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Malta Asks UN For Greater Help

Malta Asks UN For Greater Help In Dealing With Costs Of Illegal Immigration

New York, Sep 25 2006 5:00PM

Mass illegal immigration from Africa to Europe is causing real hardship for countries such as Malta, the nation’s Foreign Affairs Minister told the General Assembly today as he called for greater support from other United Nations Member States to share the burden.

Speaking at the Assembly’s annual debate in New York, Michael Frendo said Malta and other arrival countries needed help not just to absorb the economic and physical cost of receiving the asylum-seekers, but to tackle the criminal groups that “are taking advantage of the aspirations of human beings who have lost all hope.”

He urged the UN High Commissioner for Refugees (UNHCR) to assist with the resettlement of refugees, noting that Malta had the second highest number of asylum applications last year in the European Union (EU).

“No country can tackle such an overwhelming phenomenon on its own,” Mr. Frendo said, stressing that smaller nations such as Malta face particularly acute difficulties.

“Illegal immigration needs a holistic approach internationally, stretching from combating criminal organizations, particularly in the countries of origin and of transit, from the strengthening of border control, to the promotion of good governance, economic development and the rule of law, to the resettlement of refugees and perso΅s with humanitarian status and to the return of illegal immigrants to their countries of origin and transit and their reintegration in society.

In their addresses to the Assembly today, the Foreign Ministers of three other European countries stressed the importance of multilateralism in dealing with problems that transcend national borders.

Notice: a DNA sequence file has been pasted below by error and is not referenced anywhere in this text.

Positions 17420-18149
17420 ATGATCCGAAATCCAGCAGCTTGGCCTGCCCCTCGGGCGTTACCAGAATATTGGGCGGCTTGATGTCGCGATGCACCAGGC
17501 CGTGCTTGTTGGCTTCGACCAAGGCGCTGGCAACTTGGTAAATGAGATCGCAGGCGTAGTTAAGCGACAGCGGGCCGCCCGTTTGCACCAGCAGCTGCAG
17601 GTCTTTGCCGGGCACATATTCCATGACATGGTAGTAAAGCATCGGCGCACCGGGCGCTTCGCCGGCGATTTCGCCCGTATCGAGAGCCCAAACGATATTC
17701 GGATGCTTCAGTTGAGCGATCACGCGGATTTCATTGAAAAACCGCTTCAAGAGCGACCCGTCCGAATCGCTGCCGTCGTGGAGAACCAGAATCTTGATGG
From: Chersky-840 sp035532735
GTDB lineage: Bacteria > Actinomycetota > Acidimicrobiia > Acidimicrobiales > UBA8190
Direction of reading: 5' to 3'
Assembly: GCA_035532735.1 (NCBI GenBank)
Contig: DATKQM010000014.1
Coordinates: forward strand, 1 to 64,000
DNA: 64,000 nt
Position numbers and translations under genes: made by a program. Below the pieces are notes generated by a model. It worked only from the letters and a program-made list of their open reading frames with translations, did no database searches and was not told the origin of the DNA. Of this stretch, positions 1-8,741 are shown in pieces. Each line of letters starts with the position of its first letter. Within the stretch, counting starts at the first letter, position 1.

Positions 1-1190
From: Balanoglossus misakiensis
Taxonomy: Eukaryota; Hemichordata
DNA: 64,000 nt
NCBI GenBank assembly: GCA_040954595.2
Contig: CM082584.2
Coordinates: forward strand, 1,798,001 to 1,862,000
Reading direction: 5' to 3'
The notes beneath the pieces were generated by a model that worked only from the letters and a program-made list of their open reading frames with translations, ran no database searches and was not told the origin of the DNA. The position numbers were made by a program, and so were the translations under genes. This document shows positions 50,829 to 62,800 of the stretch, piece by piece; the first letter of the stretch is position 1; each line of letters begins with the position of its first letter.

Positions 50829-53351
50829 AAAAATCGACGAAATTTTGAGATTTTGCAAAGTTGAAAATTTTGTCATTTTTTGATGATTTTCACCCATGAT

Slovenia’s Foreign Minister Dimitrij Rupel said “we live in a tightly inter-connected, interdependent and transparent world” that no organization or forum is more appropriate for helping each other than the UN.

Mr. Rupel praised the decision by leaders at last year’s World Summit to enshrine the idea of a “responsibility to protect” peoples from genocide, ethnic cleansing or gross violations of human rights.

“We regard this as a conceptual breakthrough,” he said, urging Member States to make sure they do not allow the tragedies that occurred in Rwanda and Bosnia and Herzegovina during the 1990s to now happen in Darfur or anywhere else.

Reinforcing that concern about Darfur, Kinga Göncz, the Foreign Minister of Hungary, said she hoped this session of the General Assembly would bring advances in elaborating the concept of “responsibility to protect.”

Ms. Göncz said Hungary also welcomed the creation of the Peacebuilding Commission, the Human Rights Council and the Democracy Fund over the past year, although she added that UN management reform is still to take place and the membership of the Security Council has not yet been broadened.

Ukrainian Foreign Minister Borys Tarasyuk said Council reform will not be complete until there is an enhanced representation from Eastern Europe in recognition of the substantial increase in the number of countries in that region since 1991.

Mr. Tarasyuk joined Ms. Göncz and Mr. Rupel in calling on the UN to take special care in determining the future status of the province of Kosovo, stressing that any decision should not be imposed on the parties.


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